Art Front Gallery (headed by Fram Kitagawa) began as a project initiated in 1971 by students and graduates of Tokyo University of the Arts and was incorporated in 1982. Based at Hillside Terrace, Tokyo, we work through a variety of networks. Our activities range from selling artworks to organizing and curating exhibitions, coordinating art for residential, office, hotel, and public spaces (especially those created for urban redevelopment projects), promoting community and regional revitalization through art, and coordinating art festivals. The underlying objectives of these activities are to provide support for art that is both contemporary in spirit and points to the future and to promote art created from both a broad global perspective and in-depth social context.
We work with artists from all over the world. Some are world famous, others starting promising careers. Our first opportunity to expand our reach globally was the Faret Tachikawa Public Art Project in 1994, five years after the fall of the Berlin Wall. Associated with the redevelopment of a former US military base, this project embodied three concepts: (1) Town of Wonder and Discovery, (2) From Function to Fiction, and (3) Town as World. For this project, which transformed a “base town” into an “art town,” ninety-two artists from thirty-six countries created original works. Inspired by Joan Miro, who said, “All of my works are inspired by Antoni Gaudi. My memories of playing at the Park Guel as a child growing up in Barcelona are the source of my art,” we wanted to create a town equally memorable for its children.
During the quarter century since this project was finished, the Faret Tachikawa works have been maintained and carefully protected by the city of Tachikawa, building owners, and a volunteer group whose members clean the works and provide guided tours for visitors, who include many children.
We have since been involved in numerous redevelopment-through-art projects, and the Faret Tachikawa approach has influenced public art outside as well as inside Japan, in Taiwan and Shanghai, in the Shanghai Urban Space Art Season, for example.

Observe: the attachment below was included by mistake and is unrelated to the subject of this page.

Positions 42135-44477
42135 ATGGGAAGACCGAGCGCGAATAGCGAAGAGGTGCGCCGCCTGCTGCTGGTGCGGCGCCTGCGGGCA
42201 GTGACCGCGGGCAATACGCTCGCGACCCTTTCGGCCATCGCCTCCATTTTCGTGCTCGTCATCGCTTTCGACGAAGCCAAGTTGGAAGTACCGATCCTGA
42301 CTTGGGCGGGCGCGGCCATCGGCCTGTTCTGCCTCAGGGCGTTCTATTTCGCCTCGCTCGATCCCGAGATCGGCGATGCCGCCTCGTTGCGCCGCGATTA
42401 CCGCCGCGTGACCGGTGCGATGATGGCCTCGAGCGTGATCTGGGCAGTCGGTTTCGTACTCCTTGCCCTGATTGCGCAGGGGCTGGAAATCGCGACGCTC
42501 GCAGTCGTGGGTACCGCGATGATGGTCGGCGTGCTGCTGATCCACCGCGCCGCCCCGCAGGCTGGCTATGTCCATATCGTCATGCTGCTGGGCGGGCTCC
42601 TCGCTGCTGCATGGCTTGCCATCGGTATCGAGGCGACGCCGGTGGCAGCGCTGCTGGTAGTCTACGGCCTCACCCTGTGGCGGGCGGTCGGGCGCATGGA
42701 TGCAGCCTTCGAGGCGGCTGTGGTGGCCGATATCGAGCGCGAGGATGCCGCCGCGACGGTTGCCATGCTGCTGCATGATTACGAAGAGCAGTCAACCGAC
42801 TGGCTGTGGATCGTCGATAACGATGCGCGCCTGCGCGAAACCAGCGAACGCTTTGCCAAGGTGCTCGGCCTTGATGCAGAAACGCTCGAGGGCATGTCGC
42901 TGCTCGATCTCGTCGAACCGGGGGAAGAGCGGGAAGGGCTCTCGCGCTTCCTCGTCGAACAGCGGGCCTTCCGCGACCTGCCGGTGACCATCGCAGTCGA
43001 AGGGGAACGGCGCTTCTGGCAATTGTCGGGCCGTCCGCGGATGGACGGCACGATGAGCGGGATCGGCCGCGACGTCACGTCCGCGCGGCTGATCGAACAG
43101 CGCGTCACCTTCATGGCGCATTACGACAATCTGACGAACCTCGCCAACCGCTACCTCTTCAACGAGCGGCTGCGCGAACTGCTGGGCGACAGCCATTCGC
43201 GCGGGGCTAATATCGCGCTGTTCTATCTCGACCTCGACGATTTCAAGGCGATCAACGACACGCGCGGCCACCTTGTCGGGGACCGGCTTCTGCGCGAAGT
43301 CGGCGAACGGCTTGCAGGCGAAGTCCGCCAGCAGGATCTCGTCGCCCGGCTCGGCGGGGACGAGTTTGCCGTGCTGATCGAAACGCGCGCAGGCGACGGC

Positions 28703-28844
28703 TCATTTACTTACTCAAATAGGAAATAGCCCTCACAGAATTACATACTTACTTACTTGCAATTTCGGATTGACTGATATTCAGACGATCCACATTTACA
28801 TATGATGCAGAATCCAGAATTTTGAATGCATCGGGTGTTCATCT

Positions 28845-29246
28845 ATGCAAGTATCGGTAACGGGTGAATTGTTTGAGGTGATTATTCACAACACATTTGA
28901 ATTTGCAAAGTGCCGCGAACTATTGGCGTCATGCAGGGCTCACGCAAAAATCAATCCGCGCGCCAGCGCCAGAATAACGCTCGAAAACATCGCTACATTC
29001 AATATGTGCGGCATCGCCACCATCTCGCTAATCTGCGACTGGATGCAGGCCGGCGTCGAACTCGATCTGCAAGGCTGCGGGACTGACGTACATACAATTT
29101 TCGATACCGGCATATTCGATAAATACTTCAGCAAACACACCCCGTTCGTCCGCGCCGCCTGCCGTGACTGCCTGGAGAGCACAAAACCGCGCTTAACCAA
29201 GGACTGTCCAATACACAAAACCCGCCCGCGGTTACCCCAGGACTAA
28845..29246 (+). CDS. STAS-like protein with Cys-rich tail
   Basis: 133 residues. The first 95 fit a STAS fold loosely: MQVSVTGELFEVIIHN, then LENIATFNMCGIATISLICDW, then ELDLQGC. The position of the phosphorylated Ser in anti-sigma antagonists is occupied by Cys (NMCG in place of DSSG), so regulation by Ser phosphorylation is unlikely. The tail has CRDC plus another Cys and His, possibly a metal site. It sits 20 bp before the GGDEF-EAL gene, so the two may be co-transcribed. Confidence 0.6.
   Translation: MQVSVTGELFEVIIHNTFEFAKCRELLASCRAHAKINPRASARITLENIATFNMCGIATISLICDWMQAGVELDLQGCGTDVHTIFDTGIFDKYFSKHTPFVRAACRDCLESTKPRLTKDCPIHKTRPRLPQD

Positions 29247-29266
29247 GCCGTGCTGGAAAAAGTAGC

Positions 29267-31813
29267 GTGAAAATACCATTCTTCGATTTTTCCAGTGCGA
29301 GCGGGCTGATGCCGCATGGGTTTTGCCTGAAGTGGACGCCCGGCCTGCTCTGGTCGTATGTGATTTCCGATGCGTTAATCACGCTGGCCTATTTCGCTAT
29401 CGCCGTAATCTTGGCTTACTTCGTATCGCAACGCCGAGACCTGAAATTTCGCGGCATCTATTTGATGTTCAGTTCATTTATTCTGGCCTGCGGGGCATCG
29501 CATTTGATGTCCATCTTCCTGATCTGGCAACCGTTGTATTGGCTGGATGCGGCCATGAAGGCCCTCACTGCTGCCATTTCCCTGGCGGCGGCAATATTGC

Our experience in organizing exhibitions on the grass-roots level include Antoni Gaudi, which toured thirteen cities in Japan in 1978-1979, and Apartheid Non! International Art Festival ( the Art against Apartheid exhibition originally launched by UNESCO), which traveled to 194 sites throughout Japan and attracted 380,000 visitors in 1988-1990. This experience was put to use in the Echigo-Tsumari Art Triennale (ETAT), a pioneering effort in using art for regional revitalization.
ETAT is a rural art festival held every three years in the satoyama rural landscape of Echigo-Tsumari in Niigata Prefecture. Amidst the collapse of local communities caused by globalization and the global environmental crisis, ETAT has explored the potential of art as a catalyst for rejuvenation of a depopulated and aging countryside and been the model for similar art festivals, including the Setouchi Triennale, throughout the world.
Our ability to move and work freely is currently restricted by the COVID-19 pandemic. At this turning point for civilization, art will play an even more important role. We hope through our future work to contribute to realizing this vision.
Art Front Gallery
Fram Kitagawa, Chairman
Kei Okuno, President